Not very long. Someone who reads slower than average reads the entire thing in one year at just ten minutes a day.
See for yourself: www.howlongdoesittaketoreadthebible.com
There are 1189 chapters in the Bible, which means you read the Bible in a year at less than 3.3 chapters a day. Since a chapter is roughly a page in most Bibles, this means three pages a day and you’ve got it. Now, say you read eagerly, you know, the way you would if you thought the best-selling, most influential book in the history of the world was interesting and worthy of attention, not to mention God-breathed and inspired by the Holy Spirit. This would increase your reading speed. You would also need to not let yourself get bogged down, but to read comprehensively first in order to get the big picture. Afterall, could you imagine the Ephesians telling Paul it took them two weeks to read his six page letter because they got bogged down in word studies in the first chapter? It’s great to get bogged down in word studies, but only after you’ve made your way through the whole thing. By then, you are going to get a whole lot more out of the word studies anyway, having a bigger context to process them in. So if you speed up a bit your reading, say to 400 words per minute, which is faster than average but not by much, you can read whole thing twice in a year. Kick it up a real notch to 600wpm, and you’re at three times. It’s almost hard not to do it.
One of most commonly quoted and misquoted passages in the Bible comes from Jesus’ Sermon on the Mount where he says “Judge not, that you be not judged” (Matt. 7:1). This is routinely taken to mean don’t you ever take on someone ethically or stand against a person’s sins. Who do you think you are, God? Or what do you think you are, perfect?
First, we should always be eager to admit that we are not God, and only confront from a position of humility and love, knowing that God is gracious toward us in Christ loves us despite our many sins. But second, we should go on the next verse to see if this objection holds any water. “For with the judgment you pronounce you will be judged, and with the measure you use it will be measured to you” (v2). Don’t use a standard for someone else that you are unwilling to meet yourself. An unrepentant thief can’t get in someone’s face about stealing or the kettle call the pot black. That’s what Jesus is saying. This is likely what is happening in John 8 when Jesus refuses to condemn the woman caught in adultery. The scribes and Pharisees caught her in the very act. Jesus says let those without sin cast the first stone. Really, can only those who have never sinned in any way stand against adultery? The text says “they went away one by one, beginning with the older ones” (Jn. 8:9). They were adulterous men who noticeably did not seem interested in the punishment of the guilty man involved. Their problem was not an over zealous desire for justice, but a deep hypocrisy that slowly dawned upon the eldest, the most experienced adulterers.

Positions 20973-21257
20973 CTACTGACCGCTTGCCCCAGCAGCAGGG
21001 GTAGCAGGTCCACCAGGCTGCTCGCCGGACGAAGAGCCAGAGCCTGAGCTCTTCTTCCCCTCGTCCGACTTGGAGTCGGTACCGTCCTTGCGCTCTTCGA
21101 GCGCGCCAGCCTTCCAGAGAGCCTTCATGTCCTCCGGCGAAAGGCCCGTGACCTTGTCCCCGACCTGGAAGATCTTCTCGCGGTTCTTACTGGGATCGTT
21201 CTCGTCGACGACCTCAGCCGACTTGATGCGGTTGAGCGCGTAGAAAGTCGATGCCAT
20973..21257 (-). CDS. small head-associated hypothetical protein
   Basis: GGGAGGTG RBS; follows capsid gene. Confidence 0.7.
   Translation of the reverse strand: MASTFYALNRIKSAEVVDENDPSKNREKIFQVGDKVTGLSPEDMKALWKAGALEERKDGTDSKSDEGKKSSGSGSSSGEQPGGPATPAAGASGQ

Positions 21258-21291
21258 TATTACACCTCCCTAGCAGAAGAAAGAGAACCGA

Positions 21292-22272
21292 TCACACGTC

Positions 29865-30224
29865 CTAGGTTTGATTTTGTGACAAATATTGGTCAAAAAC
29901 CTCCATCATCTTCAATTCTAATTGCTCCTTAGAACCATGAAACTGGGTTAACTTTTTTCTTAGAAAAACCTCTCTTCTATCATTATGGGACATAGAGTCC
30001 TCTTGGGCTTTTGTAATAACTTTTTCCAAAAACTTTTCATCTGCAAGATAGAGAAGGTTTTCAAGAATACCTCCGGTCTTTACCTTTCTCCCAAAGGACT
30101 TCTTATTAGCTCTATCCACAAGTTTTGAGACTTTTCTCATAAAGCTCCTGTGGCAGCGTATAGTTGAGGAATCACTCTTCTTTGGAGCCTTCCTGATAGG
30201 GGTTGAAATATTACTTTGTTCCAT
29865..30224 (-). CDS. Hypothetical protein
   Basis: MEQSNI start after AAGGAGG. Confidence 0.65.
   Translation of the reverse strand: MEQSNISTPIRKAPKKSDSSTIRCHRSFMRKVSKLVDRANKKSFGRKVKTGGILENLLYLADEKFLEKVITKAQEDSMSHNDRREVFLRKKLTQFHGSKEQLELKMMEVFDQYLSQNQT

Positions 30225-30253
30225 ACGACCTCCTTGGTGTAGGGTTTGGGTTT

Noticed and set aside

Jesus says not to apply a standard that you do not welcome to be applied to yourself. Far from drive us away from judging sin, he urges us to do so: “You hypocrite, first take the log out of your own eye, and then you will see clearly to take the speck out of your borther’s eye” (Matt. 8:5). Action item for the hypocrite: get the plank out, and then talk to your brother about his speck. Even log-sized sin doesn’t excuse someone from judging rightly. He repents before God, gets his eyesight restored, and then must help his brother. Far from being an advocate of not judging, Jesus actually requires right, clear-sighted and loving judgment. He forbids hypocrites from judging, but he also forbids them to remain hypocrites.